Sen. Charles Schumer urged PSEG Long Island Monday to stop using pentachlorophenol, a toxic wood preservative, to treat wooden utility poles.
Schumer (D-N.Y.) urged the Environmental Protection Agency, which is already reviewing the chemical commonly known as penta, to immediately conduct a "comprehensive federal study."
"These chemical-ridden utility poles are then stuck into the grounds and put in close proximity to our soil and groundwater," Schumer said at a news conference at Manhasset Valley Park. "Massive installation of these poles adds up to a serious problem."
The EPA describes the chemical as "extremely toxic to humans" and a "probable" human carcinogen. The chemical's use is largely restricted, save for wooden utility poles, railroad ties, and some industrial uses. Town Supervisor Judi Bosworth in January wrote a letter to EPA Administrator Gina McCarthy, urging the EPA to ban the chemical. State legislators in September proposed a statewide ban.
PSEG has said about 95,000 of its 324,000 poles on Long Island are treated with penta.
"For PSEG Long Island, the health and safety of our customers and employees is a top priority. PSEG Long Island is relying on the current EPA registration determination, which permits the use of penta in utility poles," spokesman Jeffrey Weir said in a statement. "If the EPA issues a revised determination, of course, we will respond and comply accordingly."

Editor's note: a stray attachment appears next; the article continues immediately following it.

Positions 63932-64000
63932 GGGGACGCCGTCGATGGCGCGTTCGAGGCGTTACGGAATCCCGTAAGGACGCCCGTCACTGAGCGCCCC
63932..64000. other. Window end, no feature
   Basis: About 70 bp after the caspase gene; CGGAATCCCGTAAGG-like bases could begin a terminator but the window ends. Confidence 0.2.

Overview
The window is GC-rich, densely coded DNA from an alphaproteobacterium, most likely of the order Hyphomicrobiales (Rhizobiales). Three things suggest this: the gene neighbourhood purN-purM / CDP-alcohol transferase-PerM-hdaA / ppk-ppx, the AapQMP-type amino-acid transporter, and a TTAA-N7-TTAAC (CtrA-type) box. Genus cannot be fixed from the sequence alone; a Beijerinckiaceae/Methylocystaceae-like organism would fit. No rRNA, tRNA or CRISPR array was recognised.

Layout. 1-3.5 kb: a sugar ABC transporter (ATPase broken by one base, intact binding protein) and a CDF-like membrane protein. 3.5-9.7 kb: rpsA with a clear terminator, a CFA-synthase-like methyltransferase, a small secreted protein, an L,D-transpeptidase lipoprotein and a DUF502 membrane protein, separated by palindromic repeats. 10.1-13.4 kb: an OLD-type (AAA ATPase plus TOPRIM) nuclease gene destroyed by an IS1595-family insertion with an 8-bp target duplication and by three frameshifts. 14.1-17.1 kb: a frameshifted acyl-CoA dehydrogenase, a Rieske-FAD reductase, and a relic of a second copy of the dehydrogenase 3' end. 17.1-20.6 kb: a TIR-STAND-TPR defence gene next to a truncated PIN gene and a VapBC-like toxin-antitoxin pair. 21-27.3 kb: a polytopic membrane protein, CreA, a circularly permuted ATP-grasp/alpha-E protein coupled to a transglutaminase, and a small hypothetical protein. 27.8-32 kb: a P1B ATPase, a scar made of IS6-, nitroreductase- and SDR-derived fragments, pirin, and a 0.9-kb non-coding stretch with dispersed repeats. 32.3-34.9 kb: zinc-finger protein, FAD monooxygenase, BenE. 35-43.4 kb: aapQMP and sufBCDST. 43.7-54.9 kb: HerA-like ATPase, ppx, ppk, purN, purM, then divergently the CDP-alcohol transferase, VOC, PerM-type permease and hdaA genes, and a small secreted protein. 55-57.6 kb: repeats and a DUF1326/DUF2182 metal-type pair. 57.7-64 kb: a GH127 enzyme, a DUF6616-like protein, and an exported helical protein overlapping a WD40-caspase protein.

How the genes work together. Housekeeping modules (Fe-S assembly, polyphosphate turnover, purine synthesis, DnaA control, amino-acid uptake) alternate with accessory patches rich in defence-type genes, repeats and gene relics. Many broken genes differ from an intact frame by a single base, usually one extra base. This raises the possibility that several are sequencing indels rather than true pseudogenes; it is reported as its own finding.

Weir added that "penta-treated poles have a long, proven track record for withstanding the elements and protecting utility workers who work on these poles every day, and continue to be the preferred choice among utilities across the country."
When the utility last year proposed adding taller and more storm-resilient poles throughout North Hempstead and in East Hampton, residents and officials objected and called the poles unsightly. But the conversation soon turned to the health effects of penta.
Bosworth called Schumer's support "critical" to the effort to ban penta. PSEG Long Island is suing North Hempstead over a proposed law requiring utility companies to identify the use of penta on the poles with a sign.
Schumer said despite the suit, "I hope they'll cooperate . . . they're a community-minded organization."